Statistics suggest that 67% of single mothers do not actively attend a local church in their community. The reasons are likely many, and some beyond our control, but as a leader of a single moms’ ministry, consider ways to create a welcoming environment within your group. Do you have warm and friendly greeters at the entrance of your meeting? Do you have spotters placed inside the group to intentionally sit with those sitting alone? Have you coached leaders and volunteers on effective ways to make small talk? Do you have diversity in age and race on your leadership or volunteer teams? Other ideas include creating a welcome gift for new members or a welcome team to follow up with new attendees.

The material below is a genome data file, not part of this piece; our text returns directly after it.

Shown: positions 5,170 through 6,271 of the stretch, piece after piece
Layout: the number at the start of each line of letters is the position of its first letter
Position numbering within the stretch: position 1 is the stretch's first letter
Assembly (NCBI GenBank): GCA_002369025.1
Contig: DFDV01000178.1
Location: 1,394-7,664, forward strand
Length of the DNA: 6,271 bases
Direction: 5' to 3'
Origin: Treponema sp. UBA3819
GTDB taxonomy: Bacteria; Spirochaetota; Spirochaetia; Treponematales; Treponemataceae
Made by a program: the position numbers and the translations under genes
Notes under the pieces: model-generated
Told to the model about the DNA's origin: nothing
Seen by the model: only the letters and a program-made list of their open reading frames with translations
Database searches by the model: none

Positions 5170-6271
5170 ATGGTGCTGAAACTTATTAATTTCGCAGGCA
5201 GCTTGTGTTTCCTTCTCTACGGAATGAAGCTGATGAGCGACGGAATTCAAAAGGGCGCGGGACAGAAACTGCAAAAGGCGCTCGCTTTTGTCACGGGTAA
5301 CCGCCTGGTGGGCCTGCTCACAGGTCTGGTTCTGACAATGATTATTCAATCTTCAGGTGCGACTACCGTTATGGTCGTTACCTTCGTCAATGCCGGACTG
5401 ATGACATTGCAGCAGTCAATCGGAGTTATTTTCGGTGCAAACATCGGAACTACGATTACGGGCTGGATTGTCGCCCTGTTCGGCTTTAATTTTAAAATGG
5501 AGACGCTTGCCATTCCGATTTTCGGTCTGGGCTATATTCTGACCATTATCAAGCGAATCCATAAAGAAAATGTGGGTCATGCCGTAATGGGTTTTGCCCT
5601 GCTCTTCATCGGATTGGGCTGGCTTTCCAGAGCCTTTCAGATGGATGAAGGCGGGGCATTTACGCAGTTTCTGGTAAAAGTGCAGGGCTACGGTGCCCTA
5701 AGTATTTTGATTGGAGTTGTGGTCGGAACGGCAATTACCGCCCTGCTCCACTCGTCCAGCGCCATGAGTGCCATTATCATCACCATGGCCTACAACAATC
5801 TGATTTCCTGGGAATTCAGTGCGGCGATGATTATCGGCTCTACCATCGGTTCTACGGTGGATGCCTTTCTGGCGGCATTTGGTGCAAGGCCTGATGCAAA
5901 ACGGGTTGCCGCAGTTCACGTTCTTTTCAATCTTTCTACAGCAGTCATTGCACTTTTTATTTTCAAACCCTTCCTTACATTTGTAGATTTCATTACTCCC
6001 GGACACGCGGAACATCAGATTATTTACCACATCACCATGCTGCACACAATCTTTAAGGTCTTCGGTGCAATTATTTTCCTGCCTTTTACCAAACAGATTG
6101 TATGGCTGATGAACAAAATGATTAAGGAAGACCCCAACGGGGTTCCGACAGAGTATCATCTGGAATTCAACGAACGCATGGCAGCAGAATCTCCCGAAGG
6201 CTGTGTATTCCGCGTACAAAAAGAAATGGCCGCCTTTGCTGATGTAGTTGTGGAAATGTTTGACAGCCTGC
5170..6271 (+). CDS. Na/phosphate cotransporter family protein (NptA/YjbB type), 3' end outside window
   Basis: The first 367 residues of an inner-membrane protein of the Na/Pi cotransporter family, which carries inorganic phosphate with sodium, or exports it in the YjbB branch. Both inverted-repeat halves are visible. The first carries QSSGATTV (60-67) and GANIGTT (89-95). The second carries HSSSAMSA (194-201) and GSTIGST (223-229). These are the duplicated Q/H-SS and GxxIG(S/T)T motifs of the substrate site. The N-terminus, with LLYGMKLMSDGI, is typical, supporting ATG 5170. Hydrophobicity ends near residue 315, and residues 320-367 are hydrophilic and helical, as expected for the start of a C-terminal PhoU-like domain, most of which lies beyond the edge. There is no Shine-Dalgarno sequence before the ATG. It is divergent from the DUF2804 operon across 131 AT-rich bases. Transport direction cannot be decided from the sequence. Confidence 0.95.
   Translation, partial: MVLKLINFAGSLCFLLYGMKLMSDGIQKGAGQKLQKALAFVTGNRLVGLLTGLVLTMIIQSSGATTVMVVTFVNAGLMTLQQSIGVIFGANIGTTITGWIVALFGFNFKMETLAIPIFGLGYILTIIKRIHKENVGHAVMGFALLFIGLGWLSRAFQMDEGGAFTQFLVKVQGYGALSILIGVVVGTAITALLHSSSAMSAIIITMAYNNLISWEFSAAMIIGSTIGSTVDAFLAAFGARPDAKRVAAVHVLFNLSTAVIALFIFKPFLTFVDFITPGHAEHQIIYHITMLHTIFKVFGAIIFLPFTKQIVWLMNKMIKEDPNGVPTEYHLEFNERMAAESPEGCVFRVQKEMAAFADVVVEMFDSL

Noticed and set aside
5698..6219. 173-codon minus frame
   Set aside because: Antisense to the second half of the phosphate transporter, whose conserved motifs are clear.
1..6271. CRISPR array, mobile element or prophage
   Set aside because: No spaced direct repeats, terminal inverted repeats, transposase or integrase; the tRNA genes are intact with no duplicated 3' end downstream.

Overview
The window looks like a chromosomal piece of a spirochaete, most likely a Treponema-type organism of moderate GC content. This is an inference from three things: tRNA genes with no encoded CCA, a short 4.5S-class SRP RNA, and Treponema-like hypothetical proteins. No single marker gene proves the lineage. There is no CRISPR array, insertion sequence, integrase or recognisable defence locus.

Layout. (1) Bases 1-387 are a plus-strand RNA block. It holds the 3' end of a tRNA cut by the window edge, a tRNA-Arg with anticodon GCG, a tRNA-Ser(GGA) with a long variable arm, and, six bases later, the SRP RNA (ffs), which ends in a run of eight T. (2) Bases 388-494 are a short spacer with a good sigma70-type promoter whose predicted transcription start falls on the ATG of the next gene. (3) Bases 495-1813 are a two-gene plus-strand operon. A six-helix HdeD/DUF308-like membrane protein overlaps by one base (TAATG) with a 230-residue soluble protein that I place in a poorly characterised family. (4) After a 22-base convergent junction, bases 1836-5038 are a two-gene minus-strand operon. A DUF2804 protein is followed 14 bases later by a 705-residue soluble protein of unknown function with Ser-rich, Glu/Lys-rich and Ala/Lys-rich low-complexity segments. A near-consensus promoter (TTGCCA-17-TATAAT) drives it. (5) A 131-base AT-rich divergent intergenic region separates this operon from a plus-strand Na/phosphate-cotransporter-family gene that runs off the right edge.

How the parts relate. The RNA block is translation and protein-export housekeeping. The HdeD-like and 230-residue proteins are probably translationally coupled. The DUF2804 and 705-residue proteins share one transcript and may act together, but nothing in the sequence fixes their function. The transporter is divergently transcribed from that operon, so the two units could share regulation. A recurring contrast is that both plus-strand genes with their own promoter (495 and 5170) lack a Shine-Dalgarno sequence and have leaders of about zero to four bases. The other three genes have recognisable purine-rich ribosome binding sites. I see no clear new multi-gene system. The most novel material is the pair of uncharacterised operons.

2. Convenient

Many single mothers work two jobs, attend post-secondary education, and/or juggle homework, football practice, and household duties, just to name a few. In order to solicit attendance to an additional Bible study, the meeting day and time needs to be convenient for busy single mothers. Consider the difference in attendance between mid-week services and weekend services at church. This is usually due to the demand on peoples’ schedules. While it would be impossible to select a day that is convenient for every single mom, as their schedules are as varied as their stories, I have found that weekend meetings are far more popular in attendance. Consider hosting single-mom ministry meetings on weekend evenings or a Saturday or Sunday afternoon. 

3. Honoring